Meeting Mr Cursiter: A 19thC Visit to Orkney

The weather is always the talk of both visitors and islanders in Orkney. And so it was even for Victorian tourists.

In a previous article we published part of an account from The Orkney Herald by an American Professor who visited Orkney in 1890. Seeking the Stones: A 19thC Visit to Orkney

Stenness Loch Image credit: Bell

Running out of time to visit what he referred to as the ‘Weem of Skara Brae’, our American Professor who was on foot, had to make his way between the Stenness and Harray Lochs after visiting the Stones of Via to catch the return coach to Kirkwall.

‘As I crossed the elevation between the two lochs upon which stand the rings of Bukan and Brogar, I enjoyed a very fine spectacle. In the west, brilliant sunlight, with fleecy clouds and afternoon lights and shadow, was playing over the landscape.

In the north a storm was gradually moving eastward, following the line of the central ridge, broadening also southward as it rose above the horizon. I have seldom noted a more sullen aspect in an advancing storm, seldom a more sombre deeper purple. Upon the one loch fell the shadows of the storm while the other still rippled with sunbeams or reflected fair-weather clouds. I had to repay later my loitering to admire nature’s contrasting phases; for the coach lingered and the storm came, deluging me with a torrent of drops that were more like buck shot than innocuous spheres of watery vapour. However, the coach came at last, and I ended the day with a well cooked dinner at the Castle Hotel and a pleasant chat with the local archaeologists.

Mr Cursiter showed me, in his collections, two large burial urns of steatite, one quite perfect, the other complete in form but reduced almost to a shell. These had been taken from Mounds in the islands. The incinerated bones were still in their receptacles. He mentioned an interesting fact, drawn from his own experience – often where inhumation has been practised in the lower part of a Mound, incineration occurs above. His explanation was, that the Norsemen had utilised at times these burial mounds of an earlier race for the conservation of the ashes of their own dead. ‘

The next day our American professor walked to Scapa with Mr Cursiter to look at two brochs but he doesn’t’ say much about them as he thinks the best examples of what he calls ‘Pictish Castles’ are in Shetland.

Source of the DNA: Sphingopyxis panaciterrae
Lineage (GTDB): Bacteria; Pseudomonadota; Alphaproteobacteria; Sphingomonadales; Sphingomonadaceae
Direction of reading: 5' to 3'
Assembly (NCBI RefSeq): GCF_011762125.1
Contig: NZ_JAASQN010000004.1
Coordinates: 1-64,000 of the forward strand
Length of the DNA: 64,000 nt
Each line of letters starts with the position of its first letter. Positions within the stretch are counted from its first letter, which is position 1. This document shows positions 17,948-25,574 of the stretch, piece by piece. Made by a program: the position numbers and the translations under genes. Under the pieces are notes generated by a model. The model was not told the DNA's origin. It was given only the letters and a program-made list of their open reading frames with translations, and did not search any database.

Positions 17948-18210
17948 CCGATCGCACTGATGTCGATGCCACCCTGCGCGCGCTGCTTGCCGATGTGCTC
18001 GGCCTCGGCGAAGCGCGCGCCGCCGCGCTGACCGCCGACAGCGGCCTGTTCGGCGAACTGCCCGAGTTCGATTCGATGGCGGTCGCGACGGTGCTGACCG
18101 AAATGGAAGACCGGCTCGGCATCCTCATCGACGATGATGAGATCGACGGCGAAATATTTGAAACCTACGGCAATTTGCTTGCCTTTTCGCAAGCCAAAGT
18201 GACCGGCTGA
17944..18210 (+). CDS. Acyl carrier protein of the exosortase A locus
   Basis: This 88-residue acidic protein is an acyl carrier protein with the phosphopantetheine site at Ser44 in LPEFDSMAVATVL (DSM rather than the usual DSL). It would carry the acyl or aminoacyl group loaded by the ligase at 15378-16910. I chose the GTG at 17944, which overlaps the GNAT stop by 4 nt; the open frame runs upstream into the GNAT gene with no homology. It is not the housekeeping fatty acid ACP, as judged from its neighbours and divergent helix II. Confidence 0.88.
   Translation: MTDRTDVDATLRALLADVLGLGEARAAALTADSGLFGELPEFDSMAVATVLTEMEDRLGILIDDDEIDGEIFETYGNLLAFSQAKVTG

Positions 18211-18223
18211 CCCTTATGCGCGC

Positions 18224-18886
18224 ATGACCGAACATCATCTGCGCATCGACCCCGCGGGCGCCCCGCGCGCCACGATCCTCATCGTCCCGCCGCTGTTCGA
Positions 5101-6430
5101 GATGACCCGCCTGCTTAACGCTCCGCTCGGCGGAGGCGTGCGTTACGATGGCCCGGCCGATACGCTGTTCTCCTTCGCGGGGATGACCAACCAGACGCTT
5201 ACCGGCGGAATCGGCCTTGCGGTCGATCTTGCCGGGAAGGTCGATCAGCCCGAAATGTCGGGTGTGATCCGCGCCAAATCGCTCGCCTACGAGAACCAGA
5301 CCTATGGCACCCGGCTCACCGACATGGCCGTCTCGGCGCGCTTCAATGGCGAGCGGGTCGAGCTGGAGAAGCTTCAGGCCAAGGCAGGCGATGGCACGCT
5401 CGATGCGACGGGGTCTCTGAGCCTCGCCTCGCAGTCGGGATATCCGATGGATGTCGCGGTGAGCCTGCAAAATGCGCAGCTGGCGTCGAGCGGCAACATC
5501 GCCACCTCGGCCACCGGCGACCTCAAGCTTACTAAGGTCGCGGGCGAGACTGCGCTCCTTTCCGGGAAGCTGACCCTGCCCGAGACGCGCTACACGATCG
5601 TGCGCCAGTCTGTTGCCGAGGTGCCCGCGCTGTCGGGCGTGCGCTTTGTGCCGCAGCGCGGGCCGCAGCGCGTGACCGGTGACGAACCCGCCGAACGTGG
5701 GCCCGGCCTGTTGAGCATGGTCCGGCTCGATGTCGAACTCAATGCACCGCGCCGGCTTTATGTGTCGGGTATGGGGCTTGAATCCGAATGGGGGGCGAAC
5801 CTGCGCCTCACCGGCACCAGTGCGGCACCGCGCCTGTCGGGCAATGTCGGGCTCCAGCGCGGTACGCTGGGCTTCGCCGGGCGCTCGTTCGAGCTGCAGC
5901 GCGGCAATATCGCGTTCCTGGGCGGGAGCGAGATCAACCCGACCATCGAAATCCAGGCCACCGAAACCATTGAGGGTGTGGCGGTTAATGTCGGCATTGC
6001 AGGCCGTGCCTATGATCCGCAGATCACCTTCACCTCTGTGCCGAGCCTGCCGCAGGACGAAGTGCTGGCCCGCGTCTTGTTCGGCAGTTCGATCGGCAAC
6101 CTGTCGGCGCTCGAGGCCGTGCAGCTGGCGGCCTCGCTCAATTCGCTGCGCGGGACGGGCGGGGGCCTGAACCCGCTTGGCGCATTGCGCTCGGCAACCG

‘But amid the stones and other debris , my friend showed me fragments of incinerated or crushed bones, the teeth of some domestic animals, and two querns. The one an earlier type was oblong and had been employed as a support upon which to fret the grain, while another stone was quickly drawn over it, crushing the kernels. The second quern was rounded and perforated in the centre. I longed for my modern Viking craft again, or steel bound capacious trunk, but the querns remained in situ.

large quern stone
The Early Neolithic quernstone found at Saverock in 2021 after recovery. Credit Ragnhild Ljosland University of the Highlands and Islands Archaeology Institute

Before leaving Orkney the American Professor revisited sites in Kirkwall he had gone to when he first arrived: the Cathedral, The Earl’s Palace and the Bishops Palace. He describes the two palaces as being in ruins.

The Mr Cursiter our American Professor speaks of is James Cursiter.

“James Cursiter’s father was a wealthy grocer and baker based in Kirkwall. The money from the family business allowed Cursiter to indulge his passion of collecting curiosities for his own private museum and specialist books for his library.

Cursiter seems have developed his interest in antiquarian pursuits through his collection of fossil fishes, rocks and minerals. He had been recognised as a collector in this field for many years and sold many important specimens to the Hunterian Museum at the University of Glasgow over a long period. He had one of the most significant collections of fossil fish of his time in Scotland. According to the memoirs of Sir John Flett, an eminent geologist and friend of Cursiter, “Orcadian archaeology he knew as well as anyone then living in the county and he had a remarkable memory and a great store of knowledge…”.

When Cursiter retired in 1912, aged 61, his library was sold and the remainder of the fossil fishes in his collection went to the Hunterian museum. Flett records that no-one knew what became of Cursiter’s antiquarian collections. It now transpires that Cursiter’s collection was donated to the Hunterian Museum in about 1920 as, at that time, there was no public museum in Orkney.

It appears that the collections of Cursiter and Bishop [Andrew Henderson Bishop (1874 – 1957)] arrived in the Hunterian at some point between 1914 and 1920 but were catalogued together. This has resulted in Cursiter’s collection, which contains many important and rare artefacts, being effectively hidden from public view and inaccessible as a resource for Orcadian archaeology. Due to the unique labels on the objects, many in Cursiter’s own hand, it is possible to attempt to recreate his collection and engender a new appreciation for Cursiter’s contribution to Scottish archaeology. The potential of this material for research collaboration, reinterpretation and display with Orkney Museum is currently being investigated.” – The Hunterian

Fiona Grahame

The stone of stenness by Martin Laid . Three upright stones and two smaller ones
Image credit Martin Laird

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